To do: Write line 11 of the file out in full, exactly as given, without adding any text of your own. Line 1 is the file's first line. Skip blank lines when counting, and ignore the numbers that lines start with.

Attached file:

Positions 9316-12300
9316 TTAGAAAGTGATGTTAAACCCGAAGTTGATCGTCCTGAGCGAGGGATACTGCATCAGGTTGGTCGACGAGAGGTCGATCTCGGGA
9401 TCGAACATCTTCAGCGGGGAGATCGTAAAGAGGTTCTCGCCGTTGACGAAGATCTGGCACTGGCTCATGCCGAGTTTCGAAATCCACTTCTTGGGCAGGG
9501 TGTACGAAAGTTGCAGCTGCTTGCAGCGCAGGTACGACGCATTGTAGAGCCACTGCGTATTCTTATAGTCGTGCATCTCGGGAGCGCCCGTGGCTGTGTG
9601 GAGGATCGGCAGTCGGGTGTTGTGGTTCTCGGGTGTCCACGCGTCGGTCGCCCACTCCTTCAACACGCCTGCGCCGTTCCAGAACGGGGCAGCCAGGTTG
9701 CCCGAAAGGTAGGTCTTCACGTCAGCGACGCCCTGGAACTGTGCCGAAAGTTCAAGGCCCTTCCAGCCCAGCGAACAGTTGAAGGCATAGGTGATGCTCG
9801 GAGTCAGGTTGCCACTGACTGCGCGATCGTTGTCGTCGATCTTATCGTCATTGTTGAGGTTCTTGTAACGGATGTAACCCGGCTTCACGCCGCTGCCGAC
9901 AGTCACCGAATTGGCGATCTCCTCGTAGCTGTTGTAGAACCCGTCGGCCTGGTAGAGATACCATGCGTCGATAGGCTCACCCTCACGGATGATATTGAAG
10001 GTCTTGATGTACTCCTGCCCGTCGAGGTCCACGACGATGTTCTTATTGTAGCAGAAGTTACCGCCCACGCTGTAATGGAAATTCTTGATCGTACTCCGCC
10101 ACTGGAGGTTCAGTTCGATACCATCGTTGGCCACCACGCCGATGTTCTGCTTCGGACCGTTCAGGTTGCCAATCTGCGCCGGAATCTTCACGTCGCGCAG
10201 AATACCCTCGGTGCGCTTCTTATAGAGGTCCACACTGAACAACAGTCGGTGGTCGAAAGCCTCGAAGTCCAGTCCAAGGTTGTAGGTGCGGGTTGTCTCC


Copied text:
10201 AATACCCTCGGTGCGCTTCTTATAGAGGTCCACACTGAACAACAGTCGGTGGTCGAAAGCCTCGAAGTCCAGTCCAAGGTTGTAGGTGCGGGTTGTCTCC